THE government has today, Wednesday, April 10, published its response to the Independent Review of Protected Site Management on Dartmoor.

The government’s response sets out a number of priorities to ensure farmers on Dartmoor are supported to produce food sustainably and run viable businesses while protecting important habitats and species across Dartmoor. 

These include boosting farmers’ confidence in Environmental Land Management schemes, including those transitioning from Higher Level Stewardship (HLS) agreements; encouraging collaborative relationships between Natural England and commoners; and backing a robust strategy and long-term governance for Dartmoor.  

It follows the Environment Secretary Steve Barclay meeting with commoners and wider stakeholders to discuss the long-term vision for the management of Dartmoor last month.

Environment Secretary Steve Barclay said: “I’ve heard firsthand the challenges faced by all those who live and work on Dartmoor, and our response sets out how we will ensure that farmers remain central to ensuring that we have healthy and varied habitats on Dartmoor which work in harmony with food production. 

“I’d like to thank David Fursdon and the panel for their work on this important review, and I hope that we can continue to work together to protect and enhance this breathtaking landscape.”

A key recommendation in the Review is the creation of a Land Use Management Group (LUMG) to develop a multifunctional land use framework and long-term plan for Dartmoor.  

Defra has today confirmed the LUMG will be set up later this year and run for two years.

Defra will appoint an independent chair who will be supported by a secretariat provided by the Dartmoor National Park Authority (and funded by Defra) in the day-to-day running of the group.   

Defra has also set out its ambition to make it easier for land managers to understand site designations and associated requirements, such as for those farming on Sites of Special Scientific Interest (SSSIs), and to make monitoring and evaluation of these sites more transparent.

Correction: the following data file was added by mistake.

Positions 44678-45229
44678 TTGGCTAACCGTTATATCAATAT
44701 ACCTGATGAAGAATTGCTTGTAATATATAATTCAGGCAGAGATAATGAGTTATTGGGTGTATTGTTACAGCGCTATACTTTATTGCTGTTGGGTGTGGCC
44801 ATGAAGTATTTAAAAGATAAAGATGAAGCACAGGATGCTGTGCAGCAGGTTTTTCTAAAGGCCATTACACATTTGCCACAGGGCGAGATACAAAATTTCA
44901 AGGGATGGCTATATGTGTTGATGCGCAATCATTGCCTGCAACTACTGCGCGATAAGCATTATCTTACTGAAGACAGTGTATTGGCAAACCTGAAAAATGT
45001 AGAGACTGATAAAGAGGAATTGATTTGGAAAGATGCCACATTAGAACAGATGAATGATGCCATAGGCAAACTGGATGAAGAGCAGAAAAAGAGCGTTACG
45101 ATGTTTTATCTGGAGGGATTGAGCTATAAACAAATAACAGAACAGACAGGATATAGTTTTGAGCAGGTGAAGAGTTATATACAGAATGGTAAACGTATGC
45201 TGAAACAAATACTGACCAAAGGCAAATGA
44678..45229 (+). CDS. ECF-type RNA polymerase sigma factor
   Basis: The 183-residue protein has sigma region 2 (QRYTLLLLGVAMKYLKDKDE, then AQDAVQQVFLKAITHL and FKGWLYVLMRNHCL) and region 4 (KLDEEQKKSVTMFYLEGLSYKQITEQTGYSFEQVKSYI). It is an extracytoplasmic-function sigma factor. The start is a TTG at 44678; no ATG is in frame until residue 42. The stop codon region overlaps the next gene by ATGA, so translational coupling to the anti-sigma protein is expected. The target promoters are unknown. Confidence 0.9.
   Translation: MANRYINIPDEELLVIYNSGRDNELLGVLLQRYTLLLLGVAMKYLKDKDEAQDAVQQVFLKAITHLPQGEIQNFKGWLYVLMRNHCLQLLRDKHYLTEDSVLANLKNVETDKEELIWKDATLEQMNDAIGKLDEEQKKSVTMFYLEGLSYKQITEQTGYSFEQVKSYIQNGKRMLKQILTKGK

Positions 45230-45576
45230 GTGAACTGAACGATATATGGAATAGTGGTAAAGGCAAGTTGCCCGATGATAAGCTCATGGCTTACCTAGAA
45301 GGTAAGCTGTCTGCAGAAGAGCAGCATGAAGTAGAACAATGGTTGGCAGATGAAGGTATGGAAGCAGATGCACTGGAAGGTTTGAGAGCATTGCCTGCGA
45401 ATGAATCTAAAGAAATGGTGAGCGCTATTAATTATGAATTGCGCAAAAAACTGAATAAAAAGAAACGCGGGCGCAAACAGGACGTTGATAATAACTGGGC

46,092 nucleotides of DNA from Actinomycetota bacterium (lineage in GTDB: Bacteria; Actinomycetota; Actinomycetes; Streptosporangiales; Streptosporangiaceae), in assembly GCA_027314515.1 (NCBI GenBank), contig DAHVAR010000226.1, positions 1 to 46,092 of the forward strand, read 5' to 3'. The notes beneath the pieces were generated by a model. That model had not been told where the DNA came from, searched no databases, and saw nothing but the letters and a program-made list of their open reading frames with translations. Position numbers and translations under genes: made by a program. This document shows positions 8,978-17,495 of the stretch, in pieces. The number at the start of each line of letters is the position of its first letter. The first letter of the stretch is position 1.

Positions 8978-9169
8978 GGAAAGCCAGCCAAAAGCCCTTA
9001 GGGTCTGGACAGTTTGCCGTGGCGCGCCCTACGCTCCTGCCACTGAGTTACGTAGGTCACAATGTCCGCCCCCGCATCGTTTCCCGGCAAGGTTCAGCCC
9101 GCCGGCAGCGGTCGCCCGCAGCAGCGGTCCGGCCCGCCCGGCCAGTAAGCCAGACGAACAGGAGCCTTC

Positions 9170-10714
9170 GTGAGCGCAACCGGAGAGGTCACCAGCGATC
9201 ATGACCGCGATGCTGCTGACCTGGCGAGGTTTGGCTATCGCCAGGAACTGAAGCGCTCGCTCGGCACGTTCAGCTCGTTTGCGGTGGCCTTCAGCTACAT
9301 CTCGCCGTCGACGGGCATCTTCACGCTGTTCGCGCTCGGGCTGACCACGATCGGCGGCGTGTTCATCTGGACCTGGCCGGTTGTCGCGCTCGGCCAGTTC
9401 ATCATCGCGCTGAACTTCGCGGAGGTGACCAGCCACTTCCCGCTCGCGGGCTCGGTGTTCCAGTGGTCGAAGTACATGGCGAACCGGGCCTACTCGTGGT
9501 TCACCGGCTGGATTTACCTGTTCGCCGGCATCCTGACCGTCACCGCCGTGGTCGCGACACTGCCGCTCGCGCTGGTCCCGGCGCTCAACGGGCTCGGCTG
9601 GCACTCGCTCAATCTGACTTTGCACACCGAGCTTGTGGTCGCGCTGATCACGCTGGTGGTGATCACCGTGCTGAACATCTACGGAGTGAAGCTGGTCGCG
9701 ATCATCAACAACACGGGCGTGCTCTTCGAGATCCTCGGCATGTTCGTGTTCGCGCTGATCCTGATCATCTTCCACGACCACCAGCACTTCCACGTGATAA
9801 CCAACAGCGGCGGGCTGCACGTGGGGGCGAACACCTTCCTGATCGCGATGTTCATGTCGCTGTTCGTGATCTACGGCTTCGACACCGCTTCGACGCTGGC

As part of this, the response recognises the urgent need to reset in ways of working from all parties so that commoners receive advice and support to benefit from new opportunities under the Environmental Land Management schemes.   

Marian Spain, Chief Executive of Natural England, said: “We welcome the review which sets out a clear and positive vision for the future of Dartmoor and will help bring together all of the people who have a role to play in making its unique wildlife, landscapes and farming sustainable.

“Natural England has a statutory duty to protect sites containing the nation’s most precious examples of wildlife and biodiversity and we recognise that farming will remain integral to how we achieve this. Since the review’s publication, we’ve taken steps to rebuild trust with farmers and are advising our colleagues in Defra to make sure commoners are given the right support to run viable farm businesses that also work for Nature.

“We look forward to working with the Land Use Management Group to pull together a plan for the peat restoration, tree planting and sustainable grazing needed to restore nature, for everybody who cares about Dartmoor.”

David Fursdon, the Lord Lieutenant of Devon, was Chair of the Dartmoor Review.
David Fursdon, the Lord Lieutenant of Devon, was Chair of the Dartmoor Review. (Lieutenancy Office)

David Fursdon, Chair of the Review, said: “I am pleased to see the Government supporting many of the recommendations in our review.

“Those responsible for the future of Dartmoor and its special features need to come together now in an open and transparent way to discuss the practical steps necessary to restore and enhance this special place.

“This will require careful management, properly funded. This is their chance. They may not get another.”

Since the Review’s publication, Defra has already taken steps to address many of the Review’s recommendations, including a new and improved moorland offer under the Sustainable Farming Incentive (SFI) scheme that addresses many of the grazing and vegetation management challenges raised in the Review.  

Defra has also written to all Higher Level Stewardship (HLS) agreement holders to provide clarity and set out proposals for agreeing further annual extensions to HLS agreements into 2025.